In China, the rural direct producers (often called in the literature peasants) seem to have exhibited a strong preference for self-exploitation, rather than being exploited by someone else. Self-exploitation was clearly preferred to feudal exploitation and all evidence indicates that preference also held when the choice was capitalist wage labor employment, as well.[3] It is likely that there was far more self-exploitation in the Chinese countryside, prior to 1949, than is generally known. As has already been indicated, self-exploitation often co-existed alongside feudal exploitation. And in many villages the transition from feudal bondage to ancient lifestyles in which self-employed farmers and artisans paid rent, not a surplus, to local lords seem to have taken place peacefully. In these cases, the feudal lords may have come under the influence of local self-employed direct producers and voluntarily expanded the space of productive self-employment (ancientism) because it was perceived as more "lucrative" or for other reasons (including financial pressures on the feudal lords that could not be met by continuing to engage in feudal exploitation). In such environments, rebellions were not usually against the local landlords but against government authorities or bandits who tried to take too much in taxes or tribute from the hardworking, self-employed farmers and artisans. Even in the feudal areas, there is likely to have been many self-employed artisans. And at the time of the 1949 Revolution there were millions of self-employed artisans in the Chinese cities. 

The drive to self-exploit and to break free of feudal bonds is no doubt a culturally produced phenomenon. People have to learn that working for oneself is more desirable than working for someone else. Well, if that's the case, then there must be powerful cultural trends in China pushing direct producers in this direction. For Chinese history is rife with uprisings of direct producers who either overthrew their local feudal lords or died attempting to do so. And, to further reinforce the notion that Chinese farmers and artisans had a preference for self-exploitation, self-employed artisans and farmers often were willing to accept a lower standard of living, rather than take wage labor employment when it was offered. This preference for self-employment (or self-exploitation) was so strong that it took the continual application of coercive force to block farmers and artisans from breaking the bonds of feudal servitude, as it would later take dispossession from land to force many to seek wage labor employment in the cities. Much of the social dynamics of rural life in pre-1949 China was oriented around attempting to coerce direct producers to keep providing a surplus to the local lords and to block or counteract revolutionary activity (i.e. attempts to end feudal exploitation). Rural direct producers faced the constant threat of physical punishment, even execution, for violating the rules of the game of rural life.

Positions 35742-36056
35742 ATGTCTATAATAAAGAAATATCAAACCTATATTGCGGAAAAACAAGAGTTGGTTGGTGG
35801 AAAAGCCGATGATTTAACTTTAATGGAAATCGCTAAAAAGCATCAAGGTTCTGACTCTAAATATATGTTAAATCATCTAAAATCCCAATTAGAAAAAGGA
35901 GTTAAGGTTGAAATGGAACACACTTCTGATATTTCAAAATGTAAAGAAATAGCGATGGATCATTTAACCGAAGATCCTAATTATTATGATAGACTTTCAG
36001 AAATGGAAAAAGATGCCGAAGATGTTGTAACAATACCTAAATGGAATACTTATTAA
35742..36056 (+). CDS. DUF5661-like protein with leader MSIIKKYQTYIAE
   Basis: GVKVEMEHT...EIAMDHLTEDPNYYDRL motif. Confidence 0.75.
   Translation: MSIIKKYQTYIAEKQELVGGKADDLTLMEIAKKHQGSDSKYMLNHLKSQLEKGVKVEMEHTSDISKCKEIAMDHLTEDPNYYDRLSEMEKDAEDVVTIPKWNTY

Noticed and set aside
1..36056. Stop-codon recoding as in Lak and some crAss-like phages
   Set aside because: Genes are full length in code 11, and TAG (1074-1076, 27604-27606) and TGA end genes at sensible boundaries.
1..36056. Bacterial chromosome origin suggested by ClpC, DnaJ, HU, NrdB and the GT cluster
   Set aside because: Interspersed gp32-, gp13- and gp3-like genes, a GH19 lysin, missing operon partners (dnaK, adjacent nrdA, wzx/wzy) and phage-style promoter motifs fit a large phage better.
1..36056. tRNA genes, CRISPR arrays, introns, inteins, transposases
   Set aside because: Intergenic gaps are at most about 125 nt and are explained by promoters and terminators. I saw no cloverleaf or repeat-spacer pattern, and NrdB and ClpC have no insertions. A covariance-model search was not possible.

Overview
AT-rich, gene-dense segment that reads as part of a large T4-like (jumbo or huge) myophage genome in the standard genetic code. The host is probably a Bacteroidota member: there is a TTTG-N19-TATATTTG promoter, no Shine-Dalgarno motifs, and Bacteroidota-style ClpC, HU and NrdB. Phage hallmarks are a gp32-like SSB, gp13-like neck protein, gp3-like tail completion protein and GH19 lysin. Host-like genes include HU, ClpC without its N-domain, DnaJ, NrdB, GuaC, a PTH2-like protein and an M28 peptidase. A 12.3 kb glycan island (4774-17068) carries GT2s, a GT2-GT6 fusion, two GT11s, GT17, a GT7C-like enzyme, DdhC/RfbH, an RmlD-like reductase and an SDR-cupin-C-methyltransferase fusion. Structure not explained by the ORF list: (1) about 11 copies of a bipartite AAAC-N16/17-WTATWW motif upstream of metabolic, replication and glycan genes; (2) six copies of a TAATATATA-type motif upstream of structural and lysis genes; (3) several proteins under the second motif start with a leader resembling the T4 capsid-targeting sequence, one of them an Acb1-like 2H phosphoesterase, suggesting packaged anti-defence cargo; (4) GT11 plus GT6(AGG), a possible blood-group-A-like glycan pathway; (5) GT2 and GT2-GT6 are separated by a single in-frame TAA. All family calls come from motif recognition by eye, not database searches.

However, even under these conditions, many farmers and artisans managed to escape feudal exploition and to become self-employed. These self-employed/ancient direct producers sold their goods in village markets or in towns or cities and were subject to the vagaries of a market within which they were typically the least powerful economic agents. Unlike the notion of a perfectly competitive market where no economic agent has market power, these markets were places where market power was always very real and tangible, where certain big merchants could easily dictate wholesale prices to direct producers and where direct producers who decided to also act as merchants by selling their own product found themselves doubly disadvantaged (losing valuable production time to transporting, setting up, and operating their market stalls and trying to compete with more powerful, established merchants in the market places). And during natural and manmade disasters (such as the Great Global Depression of the late 1920s and 1930s), self-employed direct producers could suddenly find that the prices they received for products (when they could sell them at all) were insufficient even to meet the most basic subsistence needs. At such times, self-employed farmers and artisans found themselves in the same condition as feudal farmers and artisans---starving or nearly so. This was, indeed, the case during the global depression years of the late 1920s and 1930s.